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The Art of Blessing the Day

Poems with a Jewish Theme

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Paperback published by Knopf (Knopf Doubleday Publishing Group)

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About This Book
Winner of the 2000 Paterson Poetry Prize

About Marge Piercy's collection of her old and new poems that celebrate the Jewish experience, the poet Lyn Lifshin writes: "The Art of Blessing the Day is an exquisite book. The whole collection is strong, passionate, and poignant, but the mother and daughter poems, fierce and emotional, with their intense ambivalence, pain and joy, themes of separation and reconnecting, are among the very strongest about that difficult relationship.

"These striking, original, beautifully sensuous poems do just that. Ordinary moments--a sunset, a walk, a private religious ritual--are so alive in poems like 'Shabbat moment'  and 'Rosh Hodesh.' In the same way that she celebrates ordinary moments, small things become charged with memories and feelings: paper snowflakes, buttons, one bird, a bottle-cap flower made from a ginger ale top and crystal beads.

"She celebrates the body in rollicking, gusto-filled poems like 'Belly good' and 'The chuppah,' where 'our bodies open their portals wide.' So much that is richly sensuous: 'hands that caressed you,  . . . untied the knot of pleasure and loosened your flesh till it fluttered,' and lush praise for 'life in our spines, our throats,  our knees, our genitals, our brains, our tongues.'

"I love the humor in poems like 'Eat fruit,' the nostalgia and joy in 'The rabbi's granddaughter and the Christmas tree,' the fresh, beautiful images of nature--'In winter . . .the sun hangs its wizened rosehip in the oaks.'

"I admire Piercy's sense of the past alive in the present, in personal and social history. The poems are memorials, like the yahrtzeit candle in a glass. 'We lose and we go on losing,' but the poems are never far from harsh joy, the joy that is 'the wine of life.'

"Growing up haunted by Holocaust ghosts is an echo throughout the book, and some of the strongest poems are about the Holocaust, poems that become the voices of those who had no voice: 'What you  carry in your blood is us,  the books we did not write, music we could not make, a world  gone from gristle to smoke, only  as real now as words can make it.'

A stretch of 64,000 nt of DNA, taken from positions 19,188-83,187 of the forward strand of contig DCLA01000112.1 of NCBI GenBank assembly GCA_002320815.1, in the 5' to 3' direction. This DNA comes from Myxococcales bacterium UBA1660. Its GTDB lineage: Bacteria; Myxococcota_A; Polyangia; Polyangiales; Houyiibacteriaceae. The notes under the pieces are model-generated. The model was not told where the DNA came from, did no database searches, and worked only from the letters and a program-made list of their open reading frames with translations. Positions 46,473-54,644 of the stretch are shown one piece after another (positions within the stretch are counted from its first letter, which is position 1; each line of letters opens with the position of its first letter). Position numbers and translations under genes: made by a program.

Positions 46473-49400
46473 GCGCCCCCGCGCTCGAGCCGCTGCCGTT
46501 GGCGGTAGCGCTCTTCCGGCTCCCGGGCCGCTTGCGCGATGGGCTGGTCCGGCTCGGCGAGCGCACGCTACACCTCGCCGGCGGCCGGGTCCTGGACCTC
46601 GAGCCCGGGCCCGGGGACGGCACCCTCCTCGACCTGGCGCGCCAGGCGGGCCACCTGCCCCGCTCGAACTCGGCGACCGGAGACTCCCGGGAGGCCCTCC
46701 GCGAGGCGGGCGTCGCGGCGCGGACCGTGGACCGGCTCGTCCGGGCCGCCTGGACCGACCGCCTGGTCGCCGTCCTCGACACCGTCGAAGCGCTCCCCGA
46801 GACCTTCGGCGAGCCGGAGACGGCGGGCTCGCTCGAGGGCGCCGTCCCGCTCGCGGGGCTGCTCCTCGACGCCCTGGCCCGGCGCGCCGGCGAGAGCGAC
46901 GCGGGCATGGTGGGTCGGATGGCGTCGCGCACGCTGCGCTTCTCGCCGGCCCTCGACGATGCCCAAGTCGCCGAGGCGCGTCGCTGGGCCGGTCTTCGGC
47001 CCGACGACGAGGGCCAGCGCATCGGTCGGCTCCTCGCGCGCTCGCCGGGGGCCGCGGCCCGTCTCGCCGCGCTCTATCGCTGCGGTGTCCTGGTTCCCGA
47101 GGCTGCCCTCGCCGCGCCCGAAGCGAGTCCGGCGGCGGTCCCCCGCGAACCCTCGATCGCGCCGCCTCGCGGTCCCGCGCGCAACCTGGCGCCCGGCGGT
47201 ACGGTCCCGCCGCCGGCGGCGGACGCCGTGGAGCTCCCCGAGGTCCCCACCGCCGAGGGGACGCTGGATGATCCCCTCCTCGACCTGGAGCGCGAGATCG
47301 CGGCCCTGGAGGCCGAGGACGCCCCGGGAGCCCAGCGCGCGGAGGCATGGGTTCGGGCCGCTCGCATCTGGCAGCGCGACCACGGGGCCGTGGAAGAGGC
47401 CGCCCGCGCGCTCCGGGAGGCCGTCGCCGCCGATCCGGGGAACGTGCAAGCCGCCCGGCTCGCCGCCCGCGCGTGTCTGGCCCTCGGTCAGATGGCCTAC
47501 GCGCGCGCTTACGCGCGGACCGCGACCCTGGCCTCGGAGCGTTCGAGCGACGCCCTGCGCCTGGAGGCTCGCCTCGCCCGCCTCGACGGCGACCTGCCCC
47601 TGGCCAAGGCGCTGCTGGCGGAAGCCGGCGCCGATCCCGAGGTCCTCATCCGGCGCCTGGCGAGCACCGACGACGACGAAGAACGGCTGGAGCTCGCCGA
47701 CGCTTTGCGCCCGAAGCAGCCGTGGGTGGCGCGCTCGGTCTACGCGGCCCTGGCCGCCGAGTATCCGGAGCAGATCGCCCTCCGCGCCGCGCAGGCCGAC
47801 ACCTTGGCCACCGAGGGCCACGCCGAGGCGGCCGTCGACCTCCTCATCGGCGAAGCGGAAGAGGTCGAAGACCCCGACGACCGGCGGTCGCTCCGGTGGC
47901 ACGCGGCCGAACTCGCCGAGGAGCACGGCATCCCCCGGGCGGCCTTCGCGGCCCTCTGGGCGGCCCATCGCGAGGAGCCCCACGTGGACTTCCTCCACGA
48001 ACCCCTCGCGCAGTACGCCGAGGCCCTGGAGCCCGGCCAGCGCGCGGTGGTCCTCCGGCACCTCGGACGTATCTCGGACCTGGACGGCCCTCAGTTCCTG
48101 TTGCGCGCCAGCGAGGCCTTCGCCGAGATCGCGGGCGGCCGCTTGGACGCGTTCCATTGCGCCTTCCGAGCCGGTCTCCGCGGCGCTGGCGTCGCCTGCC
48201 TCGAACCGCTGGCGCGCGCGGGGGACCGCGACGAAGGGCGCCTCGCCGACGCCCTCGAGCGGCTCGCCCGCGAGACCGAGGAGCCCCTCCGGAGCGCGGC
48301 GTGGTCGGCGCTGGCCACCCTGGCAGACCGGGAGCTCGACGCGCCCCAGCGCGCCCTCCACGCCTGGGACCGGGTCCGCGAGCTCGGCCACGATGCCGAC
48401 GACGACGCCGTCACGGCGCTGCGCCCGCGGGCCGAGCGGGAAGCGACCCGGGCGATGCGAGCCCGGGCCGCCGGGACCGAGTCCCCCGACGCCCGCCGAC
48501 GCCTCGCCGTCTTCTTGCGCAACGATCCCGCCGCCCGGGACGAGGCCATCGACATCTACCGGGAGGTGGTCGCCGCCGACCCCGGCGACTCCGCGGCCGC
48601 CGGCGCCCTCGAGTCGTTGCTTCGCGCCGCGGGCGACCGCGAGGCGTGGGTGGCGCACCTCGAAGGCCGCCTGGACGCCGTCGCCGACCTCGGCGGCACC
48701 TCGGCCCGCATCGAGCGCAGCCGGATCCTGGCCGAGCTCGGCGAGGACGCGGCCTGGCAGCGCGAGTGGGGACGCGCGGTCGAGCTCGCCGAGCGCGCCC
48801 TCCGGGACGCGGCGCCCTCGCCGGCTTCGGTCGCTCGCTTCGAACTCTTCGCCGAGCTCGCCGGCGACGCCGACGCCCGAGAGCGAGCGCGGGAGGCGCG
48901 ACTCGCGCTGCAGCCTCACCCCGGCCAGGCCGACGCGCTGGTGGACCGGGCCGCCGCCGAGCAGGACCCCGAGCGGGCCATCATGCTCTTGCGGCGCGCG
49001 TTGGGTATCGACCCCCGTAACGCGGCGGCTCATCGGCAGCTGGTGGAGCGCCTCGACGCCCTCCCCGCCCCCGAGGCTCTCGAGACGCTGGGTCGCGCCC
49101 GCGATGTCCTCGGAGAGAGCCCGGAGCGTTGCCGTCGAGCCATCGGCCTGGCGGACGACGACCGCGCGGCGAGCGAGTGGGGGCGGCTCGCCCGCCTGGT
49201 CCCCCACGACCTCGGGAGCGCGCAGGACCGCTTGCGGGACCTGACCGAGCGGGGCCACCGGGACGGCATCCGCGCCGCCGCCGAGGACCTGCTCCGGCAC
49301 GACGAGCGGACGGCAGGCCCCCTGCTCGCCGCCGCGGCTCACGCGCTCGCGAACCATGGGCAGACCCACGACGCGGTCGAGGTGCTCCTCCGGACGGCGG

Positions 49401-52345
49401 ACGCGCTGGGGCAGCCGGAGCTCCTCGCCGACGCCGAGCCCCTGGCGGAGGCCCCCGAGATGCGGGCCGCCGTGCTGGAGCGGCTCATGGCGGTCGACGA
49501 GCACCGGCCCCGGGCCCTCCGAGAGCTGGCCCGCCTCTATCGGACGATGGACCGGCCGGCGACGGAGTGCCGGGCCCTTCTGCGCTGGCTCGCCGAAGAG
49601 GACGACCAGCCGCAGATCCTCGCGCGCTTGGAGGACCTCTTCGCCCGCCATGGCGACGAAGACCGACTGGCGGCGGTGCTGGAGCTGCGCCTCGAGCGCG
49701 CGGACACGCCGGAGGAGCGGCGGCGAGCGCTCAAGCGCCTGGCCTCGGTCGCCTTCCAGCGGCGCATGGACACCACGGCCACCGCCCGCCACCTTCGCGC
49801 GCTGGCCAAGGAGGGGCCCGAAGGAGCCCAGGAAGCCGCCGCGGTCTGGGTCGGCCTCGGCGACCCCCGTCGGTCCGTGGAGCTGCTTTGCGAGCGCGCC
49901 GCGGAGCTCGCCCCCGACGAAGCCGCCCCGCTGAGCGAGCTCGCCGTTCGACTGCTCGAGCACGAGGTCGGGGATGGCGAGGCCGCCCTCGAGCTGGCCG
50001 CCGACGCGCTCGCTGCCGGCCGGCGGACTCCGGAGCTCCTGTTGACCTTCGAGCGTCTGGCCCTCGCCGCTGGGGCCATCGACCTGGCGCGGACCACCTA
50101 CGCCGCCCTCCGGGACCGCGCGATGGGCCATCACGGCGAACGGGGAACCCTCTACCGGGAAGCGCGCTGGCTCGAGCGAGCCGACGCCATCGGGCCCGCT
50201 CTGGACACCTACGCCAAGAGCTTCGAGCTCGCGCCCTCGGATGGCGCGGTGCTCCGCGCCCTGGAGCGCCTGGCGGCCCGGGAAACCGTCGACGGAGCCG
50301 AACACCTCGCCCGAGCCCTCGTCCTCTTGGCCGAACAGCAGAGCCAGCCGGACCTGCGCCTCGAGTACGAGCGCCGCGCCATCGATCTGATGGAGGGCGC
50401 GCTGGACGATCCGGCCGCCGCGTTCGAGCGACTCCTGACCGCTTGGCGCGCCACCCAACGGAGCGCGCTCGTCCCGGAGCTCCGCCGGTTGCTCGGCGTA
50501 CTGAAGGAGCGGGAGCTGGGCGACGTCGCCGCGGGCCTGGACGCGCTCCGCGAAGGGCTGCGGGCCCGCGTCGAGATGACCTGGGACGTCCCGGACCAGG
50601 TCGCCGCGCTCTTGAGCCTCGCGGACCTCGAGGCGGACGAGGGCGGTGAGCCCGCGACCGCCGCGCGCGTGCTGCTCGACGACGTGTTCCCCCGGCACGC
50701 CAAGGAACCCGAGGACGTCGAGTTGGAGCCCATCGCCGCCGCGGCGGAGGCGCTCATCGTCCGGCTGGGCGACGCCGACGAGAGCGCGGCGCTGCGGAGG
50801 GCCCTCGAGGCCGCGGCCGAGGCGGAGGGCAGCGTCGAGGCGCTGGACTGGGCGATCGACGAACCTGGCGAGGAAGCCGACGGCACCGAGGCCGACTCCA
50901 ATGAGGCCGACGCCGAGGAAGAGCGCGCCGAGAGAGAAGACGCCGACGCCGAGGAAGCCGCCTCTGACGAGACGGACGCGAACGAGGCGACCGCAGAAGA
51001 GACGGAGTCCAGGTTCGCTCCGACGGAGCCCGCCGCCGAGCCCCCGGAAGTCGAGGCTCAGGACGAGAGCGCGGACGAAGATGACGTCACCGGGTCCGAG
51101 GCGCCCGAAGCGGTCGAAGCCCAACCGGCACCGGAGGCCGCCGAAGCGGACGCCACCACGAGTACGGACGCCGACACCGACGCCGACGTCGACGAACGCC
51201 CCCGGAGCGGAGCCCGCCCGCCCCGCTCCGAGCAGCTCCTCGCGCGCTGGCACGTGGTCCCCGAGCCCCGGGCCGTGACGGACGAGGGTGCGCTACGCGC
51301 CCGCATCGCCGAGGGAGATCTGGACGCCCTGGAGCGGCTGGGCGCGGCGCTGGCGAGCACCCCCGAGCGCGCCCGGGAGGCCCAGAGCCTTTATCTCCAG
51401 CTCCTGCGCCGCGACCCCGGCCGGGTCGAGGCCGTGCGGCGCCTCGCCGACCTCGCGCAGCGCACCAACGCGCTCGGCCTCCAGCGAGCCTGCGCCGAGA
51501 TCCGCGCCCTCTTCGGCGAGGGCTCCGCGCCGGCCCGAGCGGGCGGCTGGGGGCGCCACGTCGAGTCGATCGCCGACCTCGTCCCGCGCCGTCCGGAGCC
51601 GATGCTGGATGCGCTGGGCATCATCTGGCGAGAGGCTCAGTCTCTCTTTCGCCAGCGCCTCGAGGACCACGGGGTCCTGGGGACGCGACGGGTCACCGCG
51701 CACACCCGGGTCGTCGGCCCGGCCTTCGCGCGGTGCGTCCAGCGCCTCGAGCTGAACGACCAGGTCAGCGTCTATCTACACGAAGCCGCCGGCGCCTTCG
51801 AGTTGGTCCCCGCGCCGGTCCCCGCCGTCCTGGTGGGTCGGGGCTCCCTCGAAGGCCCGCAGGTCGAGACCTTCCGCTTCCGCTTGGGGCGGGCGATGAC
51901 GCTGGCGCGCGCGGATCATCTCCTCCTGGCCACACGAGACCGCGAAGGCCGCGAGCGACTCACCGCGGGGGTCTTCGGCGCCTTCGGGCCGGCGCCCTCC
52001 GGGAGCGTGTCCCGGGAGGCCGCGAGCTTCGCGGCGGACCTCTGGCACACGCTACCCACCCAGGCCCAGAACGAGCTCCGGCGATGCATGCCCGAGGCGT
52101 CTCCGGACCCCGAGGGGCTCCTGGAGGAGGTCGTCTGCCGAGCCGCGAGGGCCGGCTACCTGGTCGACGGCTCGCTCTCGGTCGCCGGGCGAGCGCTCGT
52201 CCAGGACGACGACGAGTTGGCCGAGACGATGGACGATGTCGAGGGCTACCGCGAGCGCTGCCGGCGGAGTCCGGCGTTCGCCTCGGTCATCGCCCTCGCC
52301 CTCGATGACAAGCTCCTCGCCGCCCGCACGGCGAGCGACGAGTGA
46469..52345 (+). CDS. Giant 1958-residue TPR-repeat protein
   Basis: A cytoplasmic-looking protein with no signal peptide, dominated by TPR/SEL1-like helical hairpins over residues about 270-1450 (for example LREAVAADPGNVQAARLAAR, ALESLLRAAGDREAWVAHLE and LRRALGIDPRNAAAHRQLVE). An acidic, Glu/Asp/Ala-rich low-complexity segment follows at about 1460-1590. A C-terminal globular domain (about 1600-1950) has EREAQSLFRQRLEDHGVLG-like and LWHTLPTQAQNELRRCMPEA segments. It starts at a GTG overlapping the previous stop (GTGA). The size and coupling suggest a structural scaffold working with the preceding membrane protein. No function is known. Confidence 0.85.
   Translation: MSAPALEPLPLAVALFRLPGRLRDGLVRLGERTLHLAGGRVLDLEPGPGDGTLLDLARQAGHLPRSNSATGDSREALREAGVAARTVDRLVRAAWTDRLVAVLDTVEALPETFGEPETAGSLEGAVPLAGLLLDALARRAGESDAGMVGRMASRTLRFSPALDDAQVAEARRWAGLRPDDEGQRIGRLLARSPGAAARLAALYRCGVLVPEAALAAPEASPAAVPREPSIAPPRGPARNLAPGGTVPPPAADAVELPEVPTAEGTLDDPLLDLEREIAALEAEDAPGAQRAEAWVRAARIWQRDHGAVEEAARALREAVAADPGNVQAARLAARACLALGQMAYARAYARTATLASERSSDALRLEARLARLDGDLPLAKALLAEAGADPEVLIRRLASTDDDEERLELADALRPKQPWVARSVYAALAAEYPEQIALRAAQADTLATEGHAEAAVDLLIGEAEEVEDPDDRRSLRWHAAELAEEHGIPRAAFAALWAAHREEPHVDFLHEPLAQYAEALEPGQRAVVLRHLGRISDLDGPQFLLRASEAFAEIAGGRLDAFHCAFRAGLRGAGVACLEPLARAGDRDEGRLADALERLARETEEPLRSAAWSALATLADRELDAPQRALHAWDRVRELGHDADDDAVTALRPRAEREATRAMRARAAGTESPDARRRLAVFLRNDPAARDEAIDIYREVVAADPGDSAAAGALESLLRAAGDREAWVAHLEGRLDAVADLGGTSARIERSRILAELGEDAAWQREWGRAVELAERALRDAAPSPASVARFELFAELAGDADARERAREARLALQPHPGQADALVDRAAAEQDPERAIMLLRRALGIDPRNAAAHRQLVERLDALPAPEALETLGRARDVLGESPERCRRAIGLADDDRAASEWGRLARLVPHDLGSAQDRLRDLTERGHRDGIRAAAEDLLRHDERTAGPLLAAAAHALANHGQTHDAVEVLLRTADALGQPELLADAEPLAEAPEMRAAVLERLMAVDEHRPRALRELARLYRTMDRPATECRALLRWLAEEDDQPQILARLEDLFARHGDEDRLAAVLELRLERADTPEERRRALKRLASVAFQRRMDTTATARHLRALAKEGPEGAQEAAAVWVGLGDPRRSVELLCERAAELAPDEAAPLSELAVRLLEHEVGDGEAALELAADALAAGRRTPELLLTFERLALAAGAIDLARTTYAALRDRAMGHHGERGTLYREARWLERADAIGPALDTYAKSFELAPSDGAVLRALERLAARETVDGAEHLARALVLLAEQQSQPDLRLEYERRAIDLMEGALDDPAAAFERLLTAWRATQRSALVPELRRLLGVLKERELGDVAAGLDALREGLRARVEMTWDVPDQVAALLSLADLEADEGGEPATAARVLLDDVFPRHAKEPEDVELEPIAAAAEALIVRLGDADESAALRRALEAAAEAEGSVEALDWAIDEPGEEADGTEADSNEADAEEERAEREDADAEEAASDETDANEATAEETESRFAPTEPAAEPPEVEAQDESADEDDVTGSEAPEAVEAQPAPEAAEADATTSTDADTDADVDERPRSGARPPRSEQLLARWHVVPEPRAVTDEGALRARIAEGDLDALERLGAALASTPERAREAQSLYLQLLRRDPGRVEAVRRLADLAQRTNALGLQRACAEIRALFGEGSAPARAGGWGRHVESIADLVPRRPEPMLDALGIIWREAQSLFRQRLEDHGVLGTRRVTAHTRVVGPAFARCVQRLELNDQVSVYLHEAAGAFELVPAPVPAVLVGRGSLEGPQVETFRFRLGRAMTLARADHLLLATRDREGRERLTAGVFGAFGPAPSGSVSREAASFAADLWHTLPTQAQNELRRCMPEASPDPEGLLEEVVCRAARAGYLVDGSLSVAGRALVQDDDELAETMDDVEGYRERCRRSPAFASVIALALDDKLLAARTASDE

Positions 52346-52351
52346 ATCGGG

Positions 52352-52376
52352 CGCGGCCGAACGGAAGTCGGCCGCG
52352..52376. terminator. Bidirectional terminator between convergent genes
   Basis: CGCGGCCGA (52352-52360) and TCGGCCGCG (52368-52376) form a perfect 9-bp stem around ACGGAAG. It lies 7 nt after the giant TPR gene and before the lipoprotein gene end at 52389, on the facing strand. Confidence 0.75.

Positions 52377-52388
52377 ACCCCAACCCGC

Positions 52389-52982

"Marge Piercy's words make such a moving variety of experiences beautifully and forcefully real."
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Winner of the 2000 Paterson Poetry Prize

About Marge Piercy's collection of her old and new poems that celebrate the Jewish experience, the poet Lyn Lifshin writes: "The Art of Blessing the Day is an exquisite book. The whole collection is strong, passionate, and poignant, but the mother and daughter poems, fierce and emotional, with their intense ambivalence, pain and joy, themes of separation and reconnecting, are among the very strongest about that difficult relationship.

"These striking, original, beautifully sensuous poems do just that. Ordinary moments--a sunset, a walk, a private religious ritual--are so alive in poems like 'Shabbat moment'  and 'Rosh Hodesh.' In the same way that she celebrates ordinary moments, small things become charged with memories and feelings: paper snowflakes, buttons, one bird, a bottle-cap flower made from a ginger ale top and crystal beads.

"She celebrates the body in rollicking, gusto-filled poems like 'Belly good' and 'The chuppah,' where 'our bodies open their portals wide.' So much that is richly sensuous: 'hands that caressed you,  . . . untied the knot of pleasure and loosened your flesh till it fluttered,' and lush praise for 'life in our spines, our throats,  our knees, our genitals, our brains, our tongues.'

"I love the humor in poems like 'Eat fruit,' the nostalgia and joy in 'The rabbi's granddaughter and the Christmas tree,' the fresh, beautiful images of nature--'In winter . . .the sun hangs its wizened rosehip in the oaks.'

"I admire Piercy's sense of the past alive in the present, in personal and social history. The poems are memorials, like the yahrtzeit candle in a glass. 'We lose and we go on losing,' but the poems are never far from harsh joy, the joy that is 'the wine of life.'